Almost the entire film takes place at night, with the sun only rising as the survivors reach Coney Island (with one final confrontation to face). The rest of the film takes place at night, with sparse subway stations, parks poorly illuminated and dark streets with stores and bars closed and barred shut.

Our protagonists aren't the nicest people, often looking for fights, one member of the Warriors going after a woman in a park with an intent to at best harass her and far more likely to rape her should she prove unreceptive to him. 

Yet despite, or perhaps because of, this bleak setting and morally-lacking protagonists, it is an absolutely engaging film. You find yourself rooting for them and against the police which are, quite correctly, after them. 

To geek out a bit in keeping with the main subject of this blog... How does the film work for those in the gaming world? I think it's a pretty darn good inspiration. It immediately brings to mind the various White Wolf World of Darkness games. Vampires from Vampire: The Masquerade or Vampire: The Requiem would fit right into this setting. Werewolf: The Forsaken has the concept of territory of utmost importance, much like it is to the various gangs of "The Warriors". And most White Wolf games would recognize the concept of belonging to a certain "gang" (or tribe or clan). Though it is a near-modern setting, the likes of Fafhrd and the Gray Mouser would fit right into the New York of "The Warriors" and would understand the ethics the Warriors operate under. Truthfully it also models your typical roleplaying group rather well - as the gang conclave falls apart and the Warriors lose their leader and they are being chased by police they still manage to find to argue with each other as to who is in charge - hello inter-party conflict.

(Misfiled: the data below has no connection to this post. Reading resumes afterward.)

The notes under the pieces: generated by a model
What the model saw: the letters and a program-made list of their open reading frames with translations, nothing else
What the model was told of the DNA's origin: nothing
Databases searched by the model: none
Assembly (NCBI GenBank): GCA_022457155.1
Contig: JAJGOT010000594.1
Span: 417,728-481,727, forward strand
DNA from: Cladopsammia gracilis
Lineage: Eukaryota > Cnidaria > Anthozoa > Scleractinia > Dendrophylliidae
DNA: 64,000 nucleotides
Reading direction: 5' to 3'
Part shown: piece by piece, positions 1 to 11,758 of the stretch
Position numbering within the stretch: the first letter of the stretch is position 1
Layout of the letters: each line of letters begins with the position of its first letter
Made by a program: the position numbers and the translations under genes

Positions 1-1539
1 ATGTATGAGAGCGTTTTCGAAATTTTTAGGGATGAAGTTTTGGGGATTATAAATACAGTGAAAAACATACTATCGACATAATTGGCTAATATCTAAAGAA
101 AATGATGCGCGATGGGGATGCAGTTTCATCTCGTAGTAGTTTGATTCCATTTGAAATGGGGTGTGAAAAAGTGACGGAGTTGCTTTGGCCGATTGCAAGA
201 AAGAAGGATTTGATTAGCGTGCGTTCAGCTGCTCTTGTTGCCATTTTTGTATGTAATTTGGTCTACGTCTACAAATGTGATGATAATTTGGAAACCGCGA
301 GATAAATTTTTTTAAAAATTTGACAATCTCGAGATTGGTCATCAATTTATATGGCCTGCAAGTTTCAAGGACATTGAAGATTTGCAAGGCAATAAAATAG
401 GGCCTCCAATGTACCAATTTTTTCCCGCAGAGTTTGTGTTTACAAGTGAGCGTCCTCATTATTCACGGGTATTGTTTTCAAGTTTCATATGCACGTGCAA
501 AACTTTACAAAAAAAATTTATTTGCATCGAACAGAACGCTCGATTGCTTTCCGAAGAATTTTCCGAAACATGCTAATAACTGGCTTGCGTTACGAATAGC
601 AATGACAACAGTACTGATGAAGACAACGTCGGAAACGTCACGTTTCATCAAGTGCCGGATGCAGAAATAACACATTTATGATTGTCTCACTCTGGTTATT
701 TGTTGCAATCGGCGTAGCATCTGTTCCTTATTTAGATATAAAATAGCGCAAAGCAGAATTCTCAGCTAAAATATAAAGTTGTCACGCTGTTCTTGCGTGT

Regardless of whether you're looking for inspiration or just a fun film "The Warriors" is well worth your time. Can you dig it?

Thursday, February 6, 2014

No Power in the Verse Can Stop Me - Thoughts on Firefly Gaming

Yes... Yes... This is a fertile land and we will thrive. We will rule over all this land and we will call it... This Land.
- Wash, Firefly Episode 1: "Serenity"